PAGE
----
Amazing, isn't it?

A cynic - nobody 'round here, of course - would say if 50% of the age-defined test population has a "mental disorder" perhaps the "mental disorder" is more likely with the people doing the diagnosis.  Our cynic, deploying the highly honed cognitive skills of the average hillbilly in Tennessee after consuming 20 liters of moonshine, might conclude teenagers acting weird are being teenagers cuz that's what teenagers do.

Ain't gonna get no NIH grant or sell a bazillion tons of "cures" for a gazillion-trillion dollars by being a cynic.  So ...

WOW! It's a EPIDEMIC!!!! Let's pump 'em full of DRUGS & that'll cure 'em.

She believed in nothing; only her skepticism kept her from being an atheist. -- Jean-Paul Sartre

by ATinNM on Mon Oct 25th, 2010 at 02:06:03 AM EST
[ Parent ]
Russian roulette with birth defect meds

Many women inconsistently take their birth control pills even when taking drugs that can cause birth defects, according to a new study. Researchers found inconsistent use of oral contraceptives among a worrisome 40 percent of women taking birth control pills along with so-called "Category X" medications.

... "A shocking 6% of U.S. pregnancies occur among women receiving medications that are known to cause birth defects."

by das monde on Sun Oct 24th, 2010 at 09:55:47 PM EST
More shocking is the thought that instructing women to take the pills regularly and explaining the consequences would be adequate to insure compliance.

"It is not necessary to have hope in order to persevere."
by ARGeezer (ARGeezer a in a circle eurotrib daught com) on Mon Oct 25th, 2010 at 12:22:37 AM EST
[ Parent ]
this study brings up frustrations over insurance companies' stinginess when it comes to letting women stock up on birth control pills
Pro-life insurance companies, presumably...
by das monde on Mon Oct 25th, 2010 at 03:18:40 AM EST
[ Parent ]
European Tribune - An Unsurvivable Crash
nearly one in four report having a mood, behavior or anxiety disorder that interferes with daily life, American researchers say
Maybe "daily life" is what's dysfunctional and makes them moody or anxious.

By laying out pros and cons we risk inducing people to join the debate, and losing control of a process that only we fully understand. - Alan Greenspan
by Migeru (migeru at eurotrib dot com) on Mon Oct 25th, 2010 at 04:29:44 AM EST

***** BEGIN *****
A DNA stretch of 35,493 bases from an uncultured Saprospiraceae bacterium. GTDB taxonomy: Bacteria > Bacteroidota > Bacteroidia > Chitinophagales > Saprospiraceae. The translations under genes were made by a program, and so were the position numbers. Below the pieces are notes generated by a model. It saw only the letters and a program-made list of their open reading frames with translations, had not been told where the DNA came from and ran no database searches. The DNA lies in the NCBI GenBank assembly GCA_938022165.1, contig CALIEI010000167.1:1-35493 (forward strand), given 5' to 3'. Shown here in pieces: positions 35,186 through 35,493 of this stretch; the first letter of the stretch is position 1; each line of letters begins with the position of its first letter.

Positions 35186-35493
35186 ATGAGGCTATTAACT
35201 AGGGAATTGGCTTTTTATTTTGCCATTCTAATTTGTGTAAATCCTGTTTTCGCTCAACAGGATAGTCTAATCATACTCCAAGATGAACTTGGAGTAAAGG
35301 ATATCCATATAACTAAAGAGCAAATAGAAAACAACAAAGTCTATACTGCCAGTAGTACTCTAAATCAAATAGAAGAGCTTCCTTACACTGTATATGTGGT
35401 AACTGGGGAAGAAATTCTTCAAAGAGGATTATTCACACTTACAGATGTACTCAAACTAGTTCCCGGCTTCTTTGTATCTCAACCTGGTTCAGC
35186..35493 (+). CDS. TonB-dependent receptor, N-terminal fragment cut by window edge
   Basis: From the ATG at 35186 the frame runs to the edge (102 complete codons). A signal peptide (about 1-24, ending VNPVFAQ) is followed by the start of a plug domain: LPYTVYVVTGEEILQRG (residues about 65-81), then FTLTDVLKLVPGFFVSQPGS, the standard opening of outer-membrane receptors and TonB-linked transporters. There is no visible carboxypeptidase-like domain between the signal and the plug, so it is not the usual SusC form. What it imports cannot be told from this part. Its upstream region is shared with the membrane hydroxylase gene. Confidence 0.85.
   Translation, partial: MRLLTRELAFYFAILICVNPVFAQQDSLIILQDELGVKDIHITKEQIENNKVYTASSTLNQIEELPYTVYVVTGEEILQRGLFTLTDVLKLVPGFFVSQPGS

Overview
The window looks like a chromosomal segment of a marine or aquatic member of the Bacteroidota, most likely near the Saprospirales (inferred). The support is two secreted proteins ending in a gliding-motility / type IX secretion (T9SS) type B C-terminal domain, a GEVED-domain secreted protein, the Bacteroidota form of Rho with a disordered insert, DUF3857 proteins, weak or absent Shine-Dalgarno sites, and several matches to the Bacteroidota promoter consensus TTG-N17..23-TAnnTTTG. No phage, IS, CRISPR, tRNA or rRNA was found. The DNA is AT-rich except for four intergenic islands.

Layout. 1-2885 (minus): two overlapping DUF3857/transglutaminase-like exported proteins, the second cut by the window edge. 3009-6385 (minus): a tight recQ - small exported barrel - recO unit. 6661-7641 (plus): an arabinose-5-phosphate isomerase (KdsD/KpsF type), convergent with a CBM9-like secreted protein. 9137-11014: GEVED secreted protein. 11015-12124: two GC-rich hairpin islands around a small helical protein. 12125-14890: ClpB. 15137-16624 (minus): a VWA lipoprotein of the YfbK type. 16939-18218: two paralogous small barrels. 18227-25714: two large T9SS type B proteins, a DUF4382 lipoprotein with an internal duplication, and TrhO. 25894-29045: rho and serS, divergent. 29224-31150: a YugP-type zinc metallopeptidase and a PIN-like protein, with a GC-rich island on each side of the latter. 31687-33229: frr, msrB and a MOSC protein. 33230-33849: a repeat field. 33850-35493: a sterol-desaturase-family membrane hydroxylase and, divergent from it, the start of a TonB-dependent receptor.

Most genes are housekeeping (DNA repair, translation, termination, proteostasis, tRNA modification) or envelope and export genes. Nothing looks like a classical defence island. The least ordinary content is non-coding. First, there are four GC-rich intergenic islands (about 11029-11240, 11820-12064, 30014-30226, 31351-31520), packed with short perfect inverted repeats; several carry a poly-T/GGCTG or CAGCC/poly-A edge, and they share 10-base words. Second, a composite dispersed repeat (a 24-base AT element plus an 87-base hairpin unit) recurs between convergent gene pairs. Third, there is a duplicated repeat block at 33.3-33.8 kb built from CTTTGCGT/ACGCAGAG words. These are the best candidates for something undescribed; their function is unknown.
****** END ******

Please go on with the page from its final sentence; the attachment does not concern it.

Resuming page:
My point exactly.

Capitalism searches out the darkest corners of human potential, and mainlines them.
by geezer in Paris (risico at wanadoo(flypoop)fr) on Mon Oct 25th, 2010 at 04:46:53 AM EST
[ Parent ]
ARGeezer's old signature used to be If sanity be culturally normative, then by the norms of this culture I claim insanity.

By laying out pros and cons we risk inducing people to join the debate, and losing control of a process that only we fully understand. - Alan Greenspan
by Migeru (migeru at eurotrib dot com) on Mon Oct 25th, 2010 at 04:49:29 AM EST
[ Parent ]
I think this is key:

An Unsurvivable Crash

The drugs alter a hyperactive child's behavior over the short tern: in a manner that teachers and some parents find helpful, but other than that, the medications diminish a child's life
This "treatment" is not at all about helping the "treated".

But since when has the management of mental disorders been about helping the patience rather than remove the annoyance to others?

By laying out pros and cons we risk inducing people to join the debate, and losing control of a process that only we fully understand. - Alan Greenspan

by Migeru (migeru at eurotrib dot com) on Mon Oct 25th, 2010 at 04:33:04 AM EST
It's not "help" at all. It's a draconian application of dangerous drugs to children whose behavior is --inconvenient to disruptive.
A technique of social control that is not just inconsistent with the welfare of the child, but contemptuously ignores it.
And most parents are complicit. That's the scary part.